Maybe he was disappointed in the world, and that was why he was so adamant about preparing for a new one. Maybe his life hadn’t turned out the way he wanted it to, and he liked the idea of starting his life over from scratch, just so he could get everything right the second time around. Then again, Sandra didn’t think of Dorian as the sulky woe-is-me type. He didn’t mope around or complain about his life at all; in fact, he always seemed strangely happy about his projects and obsessions. He always had a sense of satisfaction about him, like he was incredibly proud of everything he had accomplished, and even though Sandra found most of it crazy and unnecessary, she understood why he felt that way. It might’ve been excessive and fueled by paranoia, but everything he had accomplished truly was admirable, to say the least. He was incredibly competent and driven, if nothing else, and whenever he set his mind to something, nothing could stand in between him and his goal.
Nevertheless, Sandra was losing her patience with the doomsday training and disaster preparedness. Ever since graduation, she’d been wondering what she ought to do with her life, and she was sure that whatever her ambitions would become, it would have nothing to do with preparing for the apocalypse. The town below glistened in the strengthening sunlight; car horns honked, engines roared, and Sandra removed one of her earphones so she could listen to the sounds of the world, a world she’d yet to explore. One day, she would be out there, discovering new sights, meeting new faces, and living a real life away from this hidden town, away from her uncle’s bunker…
Tonight, she would go home and drudge into her house, hesitantly opening a conversation with her uncle and listening to him explain himself to her. She would give him a half-assed apology, and then she’d hide away in her room and sleep until dawn so they could repeat their daily routine. People would drive to work in the morning and go home in the evening. Sandra and Dorian would bicker about the importance of self-reliance, and nothing would change.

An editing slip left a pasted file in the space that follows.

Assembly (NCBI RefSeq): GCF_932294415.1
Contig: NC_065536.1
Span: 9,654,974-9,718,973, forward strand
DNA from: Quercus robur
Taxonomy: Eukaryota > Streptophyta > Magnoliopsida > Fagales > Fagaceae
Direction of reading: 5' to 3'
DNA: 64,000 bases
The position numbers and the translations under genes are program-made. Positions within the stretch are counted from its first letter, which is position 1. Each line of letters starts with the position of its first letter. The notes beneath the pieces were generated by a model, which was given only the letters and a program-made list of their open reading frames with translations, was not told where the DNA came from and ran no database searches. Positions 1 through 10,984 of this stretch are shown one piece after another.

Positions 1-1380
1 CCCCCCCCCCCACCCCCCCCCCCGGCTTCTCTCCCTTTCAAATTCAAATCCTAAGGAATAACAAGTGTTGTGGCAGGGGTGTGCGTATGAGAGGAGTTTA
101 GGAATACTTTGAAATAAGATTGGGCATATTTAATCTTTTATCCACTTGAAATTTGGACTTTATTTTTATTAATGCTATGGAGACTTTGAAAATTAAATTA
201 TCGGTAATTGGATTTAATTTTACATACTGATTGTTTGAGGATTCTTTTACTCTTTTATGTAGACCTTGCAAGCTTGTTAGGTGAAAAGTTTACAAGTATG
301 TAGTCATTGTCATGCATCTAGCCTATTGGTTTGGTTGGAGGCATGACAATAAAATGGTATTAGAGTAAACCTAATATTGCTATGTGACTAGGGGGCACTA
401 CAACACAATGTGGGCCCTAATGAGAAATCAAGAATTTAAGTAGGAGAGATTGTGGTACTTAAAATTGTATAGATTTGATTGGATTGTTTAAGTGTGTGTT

Sandra yawned at the sky, drifting into a lazy sleep.
For a while, the sounds of the cars and the atmospheric noises from the plane flying over Angel Wood invaded her dreams. Sandra dreamed of a fanciful disaster, something Dorian probably dreamed about every night; her mind painted up a vivid picture of a red sky, and German WW2 planes whizzed over Angel Wood, dropping bombs on the town and shooting down the American opposition. Eventually, the military arrived to Angel Wood and began firing their rifles into the sky, and Dorian charged out of his house with a rocket launcher…
Dorian shot one of the German planes out of the sky, and Sandra heard a distant, rumbling boom. She felt the building give a slight tremor under her; just then, the dream ended, and Sandra blinked herself awake. The sky wasn’t red, and there was no firefight ensuing in the town… but she had felt a rumble, and she had heard a distant booming noise.
The sun shone brighter now, and Sandra guessed that she had accidently fallen asleep for a bit too long, perhaps a couple of hours. Her eyes narrowed at the town below; the morning traffic was gone, and the town was relatively empty. Now would be a good time to browse around in the stores at the shopping center, while the traffic was minimal and the stores weren’t crowded.
Just as Sandra reached her feet, stretching and wondering which store to visit first, something caught her eye in the desert outside of Angel Wood.
It was far south, whatever it was; there were no trees or mountains obscuring her vision. Sandra had a clear view of the strange shape. Whatever it was, it was many miles away, stretching into the sky from the ground. It took the shape of a slightly misshapen mushroom.
Was it a building? No, she’d never noticed a building down south before, especially not one so big and strangely shaped. Besides, it was moving… growing… reaching into the sky…